Wirths, Space want action on bills reforming municipal courts, saving taxpayer money

Wirths, Space want action on bills reforming municipal courts, saving taxpayer money

Parker Space

SPARTA, N.J. – New Jersey has too many local courts and taxpayers are shelling out too much money to sustain them, Assemblymen Parker Space and Hal Wirths said today.

“The cost to run things like this is out of control,” said Space (R-Sussex). “The state doesn’t reimburse towns for their courts and budget after budget, the state keeps municipal aid flat.  Legislators should help towns save money and that is why we are sponsoring these bills.”

Wirths and Space sponsor five bills making it easier for courts to merge or share responsibilities, and freeing the bench from political influence and financial considerations.

“In extreme cases, municipal courts are being accused of becoming a fundraising arm for cash-strapped towns,” said Assemblyman Hal Wirths (R-Sussex). “We have 565 municipalities and 515 local courts in the state. The numbers just don’t make sense. It’s expensive, inefficient, and it needs to end.”

Harold J. Wirths

Exhaustive reports released in July by a committee assigned by the state Supreme Court and another published in 2017 by the New Jersey Bar Association have questioned the money-making motives of the courts.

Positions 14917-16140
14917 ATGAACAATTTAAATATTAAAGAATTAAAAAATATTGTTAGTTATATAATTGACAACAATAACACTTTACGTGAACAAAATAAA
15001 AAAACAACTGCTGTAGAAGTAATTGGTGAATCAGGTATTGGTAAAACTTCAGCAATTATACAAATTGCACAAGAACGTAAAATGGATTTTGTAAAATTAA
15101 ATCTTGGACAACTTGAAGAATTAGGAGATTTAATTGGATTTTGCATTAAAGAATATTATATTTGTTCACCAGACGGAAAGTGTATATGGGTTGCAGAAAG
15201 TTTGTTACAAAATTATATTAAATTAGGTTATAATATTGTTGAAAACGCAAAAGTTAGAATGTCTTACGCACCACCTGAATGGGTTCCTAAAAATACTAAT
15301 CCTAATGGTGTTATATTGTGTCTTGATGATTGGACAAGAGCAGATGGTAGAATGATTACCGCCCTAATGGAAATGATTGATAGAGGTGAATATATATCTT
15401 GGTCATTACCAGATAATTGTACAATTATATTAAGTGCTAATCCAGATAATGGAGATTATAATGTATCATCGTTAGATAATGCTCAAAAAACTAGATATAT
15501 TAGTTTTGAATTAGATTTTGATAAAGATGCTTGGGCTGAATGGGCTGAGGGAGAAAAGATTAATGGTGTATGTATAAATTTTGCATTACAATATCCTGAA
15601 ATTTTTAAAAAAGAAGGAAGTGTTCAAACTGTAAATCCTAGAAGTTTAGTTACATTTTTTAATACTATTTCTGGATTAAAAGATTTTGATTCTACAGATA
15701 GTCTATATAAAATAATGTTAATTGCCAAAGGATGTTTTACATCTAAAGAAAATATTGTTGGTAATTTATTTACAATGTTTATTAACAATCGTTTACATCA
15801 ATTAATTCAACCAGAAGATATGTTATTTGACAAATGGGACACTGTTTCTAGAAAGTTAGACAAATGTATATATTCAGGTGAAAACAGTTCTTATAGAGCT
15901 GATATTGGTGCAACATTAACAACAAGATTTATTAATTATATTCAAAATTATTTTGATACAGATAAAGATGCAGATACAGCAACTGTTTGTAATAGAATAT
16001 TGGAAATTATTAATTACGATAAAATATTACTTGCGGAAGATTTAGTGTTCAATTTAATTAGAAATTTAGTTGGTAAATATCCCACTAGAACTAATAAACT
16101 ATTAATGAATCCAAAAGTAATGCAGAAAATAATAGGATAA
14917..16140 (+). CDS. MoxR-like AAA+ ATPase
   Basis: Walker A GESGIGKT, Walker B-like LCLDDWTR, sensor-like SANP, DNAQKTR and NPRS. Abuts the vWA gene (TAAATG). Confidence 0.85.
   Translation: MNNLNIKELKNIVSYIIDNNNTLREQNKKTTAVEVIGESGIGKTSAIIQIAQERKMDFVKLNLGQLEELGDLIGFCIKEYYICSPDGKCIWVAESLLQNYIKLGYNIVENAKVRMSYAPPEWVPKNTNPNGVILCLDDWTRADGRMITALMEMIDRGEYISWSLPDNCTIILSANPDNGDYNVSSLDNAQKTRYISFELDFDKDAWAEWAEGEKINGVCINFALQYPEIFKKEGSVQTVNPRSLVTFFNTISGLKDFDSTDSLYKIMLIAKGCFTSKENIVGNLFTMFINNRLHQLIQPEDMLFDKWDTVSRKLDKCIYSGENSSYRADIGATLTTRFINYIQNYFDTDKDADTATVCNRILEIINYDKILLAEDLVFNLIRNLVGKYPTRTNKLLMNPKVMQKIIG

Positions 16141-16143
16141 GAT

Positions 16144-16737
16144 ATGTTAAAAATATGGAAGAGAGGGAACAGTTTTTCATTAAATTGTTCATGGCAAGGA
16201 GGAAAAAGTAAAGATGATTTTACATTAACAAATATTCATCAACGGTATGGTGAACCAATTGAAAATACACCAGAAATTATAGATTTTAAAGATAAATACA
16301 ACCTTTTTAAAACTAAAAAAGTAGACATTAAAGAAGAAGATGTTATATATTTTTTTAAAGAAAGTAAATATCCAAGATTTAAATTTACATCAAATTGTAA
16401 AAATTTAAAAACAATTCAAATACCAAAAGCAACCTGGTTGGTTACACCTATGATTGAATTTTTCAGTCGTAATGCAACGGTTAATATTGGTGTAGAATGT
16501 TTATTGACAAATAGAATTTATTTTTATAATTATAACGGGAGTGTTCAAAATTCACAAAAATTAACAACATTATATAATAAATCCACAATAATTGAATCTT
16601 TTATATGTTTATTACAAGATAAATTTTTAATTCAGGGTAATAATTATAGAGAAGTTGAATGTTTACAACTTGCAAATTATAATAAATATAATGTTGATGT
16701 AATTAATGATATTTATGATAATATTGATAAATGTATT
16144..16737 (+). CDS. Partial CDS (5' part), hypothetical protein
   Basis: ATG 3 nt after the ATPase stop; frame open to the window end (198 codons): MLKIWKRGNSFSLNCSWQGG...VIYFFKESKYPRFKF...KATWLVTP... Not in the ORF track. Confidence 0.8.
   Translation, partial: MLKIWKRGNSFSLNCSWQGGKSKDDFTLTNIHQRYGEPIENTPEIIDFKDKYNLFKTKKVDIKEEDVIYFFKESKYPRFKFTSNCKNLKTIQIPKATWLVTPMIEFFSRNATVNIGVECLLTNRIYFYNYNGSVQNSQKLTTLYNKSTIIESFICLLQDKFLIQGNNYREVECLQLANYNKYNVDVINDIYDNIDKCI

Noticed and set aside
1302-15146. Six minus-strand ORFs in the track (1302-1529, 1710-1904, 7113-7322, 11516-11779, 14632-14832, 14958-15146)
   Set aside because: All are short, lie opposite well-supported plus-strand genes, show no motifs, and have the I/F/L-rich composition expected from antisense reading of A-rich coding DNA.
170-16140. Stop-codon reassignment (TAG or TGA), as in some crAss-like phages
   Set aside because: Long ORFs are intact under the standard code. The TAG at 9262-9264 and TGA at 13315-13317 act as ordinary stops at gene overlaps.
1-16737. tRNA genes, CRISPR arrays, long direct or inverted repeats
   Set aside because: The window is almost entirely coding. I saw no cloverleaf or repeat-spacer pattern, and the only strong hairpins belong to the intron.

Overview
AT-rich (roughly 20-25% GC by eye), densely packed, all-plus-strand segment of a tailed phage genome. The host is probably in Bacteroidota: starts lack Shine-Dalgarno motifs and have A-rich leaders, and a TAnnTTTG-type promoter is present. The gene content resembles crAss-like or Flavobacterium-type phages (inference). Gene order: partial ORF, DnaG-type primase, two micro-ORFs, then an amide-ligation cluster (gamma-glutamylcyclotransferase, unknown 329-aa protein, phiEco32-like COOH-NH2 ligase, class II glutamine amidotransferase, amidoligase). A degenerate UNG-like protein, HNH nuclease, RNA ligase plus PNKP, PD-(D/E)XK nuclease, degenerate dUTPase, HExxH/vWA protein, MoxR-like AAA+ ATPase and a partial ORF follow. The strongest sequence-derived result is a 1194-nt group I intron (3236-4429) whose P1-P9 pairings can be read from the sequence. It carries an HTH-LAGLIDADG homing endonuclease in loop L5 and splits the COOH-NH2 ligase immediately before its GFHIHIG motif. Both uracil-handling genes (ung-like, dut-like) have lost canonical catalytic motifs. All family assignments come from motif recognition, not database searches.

During his testimony before the Assembly Budget Committee last week, Judge Glenn Grant, acting administrative director of the courts, said towns need “to know that municipal courts are not revenue generators.” He said they should be “making findings with regard to a person’s guilt or innocence — not connected to the treasury of the town.”

Grant told the panel that a working group of 38 representatives from three branches of government is compiling another report on consolidation.

“No more talk. That horse has left the barn,” said Space. “We don’t need any more reports telling us there’s a problem, that we must cut costs by condensing court operations. We know what needs to be done. We need action on our legislation.”

Wirths agreed. “Our legislation lightens the load on taxpayers and allows the courts to function as intended, to uphold the law and fairness not pump money into a broken system.”

Wirths and Space have sponsored these solutions:

  • Proposes a constitutional amendment eliminating the role of the governor and Senate in the appointment of joint municipal court judges (ACR160).
  • Provides that if two or more municipalities establish a joint municipal court, the method of selecting and appointing each judge would be set in the agreement establishing that court (A3716).
  • Provides for early termination of terms of office for appointed municipal court positions when municipalities establish joint or shared municipal courts (A170).
  • Authorizes the sharing of a municipal court administrator under the Common Sense Shared Services Pilot Program Act (A4390).
  • Provides a portion of fines generated by tickets issued by the State Police go to municipality where violation occurred (A515).